It’s A Bust!

NO really, it is! A miniature one anyway…
I once made an exact polymer clay figure of my dear Daddy. But I forgot to bake it! So it sat on the shelf for years and years and as we watched it lose it’s structure, my Dad joked that it’s decline posture was a little too lifelike! I’ve since remembered to bake my little creations or at least use materials that can air dry. Which brings us to this project…

What is a home without a little breath of whimsy? A full bust of a famous composer might not fit your decor, but a silly little character fits in just about anywhere! Make monsters, gnomes, little ladies…anything you’d like to liven up a quiet corner or sleepy bookshelf.
Want to make your own shelf-sized “bust?” Here’s how to do this super simple project…

Make your own paper clay character
Make your own paper clay character

What you’ll need:

2 small Styrofoam balls. For this Paper clay project, I used one round for the head and one egg shaped for the body.
Paper clay (you could probably use paper mache instead but Paperclay is a joy to work with – try it if you haven’t!) You can get a product called Creative Paperclay: Check out their site to find retailers near you.
Paint – I used watercolor paints to give it a little more variation in color and so that it would dry quickly.
(optional) A toothpick and some small clay shaping tools – I just used a Popsicle stick

How to do it:

1. Work the clay over the egg shaped Styrofoam ball. This will be your base and make up the body and shoulders of your finished mini bust
2. Next cover the round ball with paper clay as well. You can pop the head on the body and join them with a toothpick.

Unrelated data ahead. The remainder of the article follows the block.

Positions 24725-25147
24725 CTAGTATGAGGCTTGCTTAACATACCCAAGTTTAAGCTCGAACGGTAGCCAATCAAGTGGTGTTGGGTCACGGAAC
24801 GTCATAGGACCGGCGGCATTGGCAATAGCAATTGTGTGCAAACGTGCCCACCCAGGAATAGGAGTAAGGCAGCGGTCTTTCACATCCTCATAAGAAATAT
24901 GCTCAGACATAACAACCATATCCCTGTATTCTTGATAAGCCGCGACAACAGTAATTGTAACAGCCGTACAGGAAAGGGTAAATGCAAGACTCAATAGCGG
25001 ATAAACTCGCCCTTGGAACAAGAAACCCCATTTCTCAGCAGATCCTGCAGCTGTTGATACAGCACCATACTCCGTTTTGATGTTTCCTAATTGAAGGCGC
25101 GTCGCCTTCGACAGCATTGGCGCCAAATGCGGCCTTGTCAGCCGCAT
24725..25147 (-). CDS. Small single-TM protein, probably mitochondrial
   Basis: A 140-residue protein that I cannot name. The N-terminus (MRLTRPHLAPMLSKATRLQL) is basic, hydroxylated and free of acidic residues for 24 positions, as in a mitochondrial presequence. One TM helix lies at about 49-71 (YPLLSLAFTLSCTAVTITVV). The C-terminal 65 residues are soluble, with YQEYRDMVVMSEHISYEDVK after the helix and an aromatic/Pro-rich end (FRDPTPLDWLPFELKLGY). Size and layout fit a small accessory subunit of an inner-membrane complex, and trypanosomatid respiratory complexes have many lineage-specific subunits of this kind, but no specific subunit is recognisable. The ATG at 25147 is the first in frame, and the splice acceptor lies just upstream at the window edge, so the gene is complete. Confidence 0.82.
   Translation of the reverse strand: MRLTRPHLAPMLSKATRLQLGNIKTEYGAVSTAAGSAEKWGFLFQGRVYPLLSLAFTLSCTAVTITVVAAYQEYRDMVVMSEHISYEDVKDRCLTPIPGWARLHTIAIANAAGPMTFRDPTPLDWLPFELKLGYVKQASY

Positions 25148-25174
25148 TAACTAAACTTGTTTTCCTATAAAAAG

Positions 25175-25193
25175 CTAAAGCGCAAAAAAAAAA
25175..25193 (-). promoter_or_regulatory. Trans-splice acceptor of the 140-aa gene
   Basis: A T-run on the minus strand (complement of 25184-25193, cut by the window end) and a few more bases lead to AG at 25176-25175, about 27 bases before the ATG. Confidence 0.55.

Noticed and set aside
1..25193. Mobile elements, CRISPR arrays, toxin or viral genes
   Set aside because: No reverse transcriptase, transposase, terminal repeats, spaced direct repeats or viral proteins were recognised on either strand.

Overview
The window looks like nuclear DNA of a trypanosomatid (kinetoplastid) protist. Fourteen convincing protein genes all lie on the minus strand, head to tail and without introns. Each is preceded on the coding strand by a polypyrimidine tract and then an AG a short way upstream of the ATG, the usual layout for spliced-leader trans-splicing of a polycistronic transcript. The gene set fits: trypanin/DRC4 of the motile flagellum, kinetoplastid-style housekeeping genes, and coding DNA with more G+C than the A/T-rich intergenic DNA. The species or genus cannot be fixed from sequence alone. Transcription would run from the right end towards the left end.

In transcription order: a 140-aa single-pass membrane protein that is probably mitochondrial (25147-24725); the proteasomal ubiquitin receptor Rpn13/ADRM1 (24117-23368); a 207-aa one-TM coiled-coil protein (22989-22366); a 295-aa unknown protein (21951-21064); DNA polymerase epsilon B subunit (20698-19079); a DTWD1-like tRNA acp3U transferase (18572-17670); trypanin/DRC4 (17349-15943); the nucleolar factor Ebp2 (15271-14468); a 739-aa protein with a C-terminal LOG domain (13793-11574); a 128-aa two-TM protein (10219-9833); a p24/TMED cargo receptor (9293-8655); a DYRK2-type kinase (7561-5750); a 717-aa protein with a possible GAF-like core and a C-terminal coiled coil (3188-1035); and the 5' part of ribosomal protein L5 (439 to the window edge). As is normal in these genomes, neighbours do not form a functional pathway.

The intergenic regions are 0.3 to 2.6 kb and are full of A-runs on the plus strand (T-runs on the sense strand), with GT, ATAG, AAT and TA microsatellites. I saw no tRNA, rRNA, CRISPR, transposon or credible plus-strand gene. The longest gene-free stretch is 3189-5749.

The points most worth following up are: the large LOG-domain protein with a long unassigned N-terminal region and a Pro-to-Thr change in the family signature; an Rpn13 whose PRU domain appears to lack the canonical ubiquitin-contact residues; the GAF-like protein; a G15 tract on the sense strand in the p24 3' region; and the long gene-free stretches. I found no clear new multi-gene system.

3. Next smoosh the extra clay from the head in with the extra clay at the top of the body. This will join the pieces together and give you a figure that looks like a default avatar. (hehe)
4. Next take small pieces of clay and use your fingers to begin to form the figure’s facial features. Refine the features with your Popsicle stick tool.
5. I made paper clay “worms” to make 3D hair. You can do this now or plan to add some other kind of hair and hats and accessories later. They can be glued on with craft glue after your piece is dried and painted.
6. Once you are happy with the structure of your design, you will need to let it dry. This can take a few days and depends on how thick your clay is. You may need to turn it each day to make sure all sides are dry. When you can tap it and it makes a hollow sound, you know it is ready to be painted.
7. Time to paint the features. I painted the face in a pale peach, then added layers of other colors for blush, ladylike lipstick, and brown mascara.
8. When your paint is dry, feel free to add crazy accessories. My figure is just painted, but that isn’t to say it wouldn’t be really fun to glue on a feather boa or beads. Have fun with it…the point is to make you smile every time you walk by it so go crazy!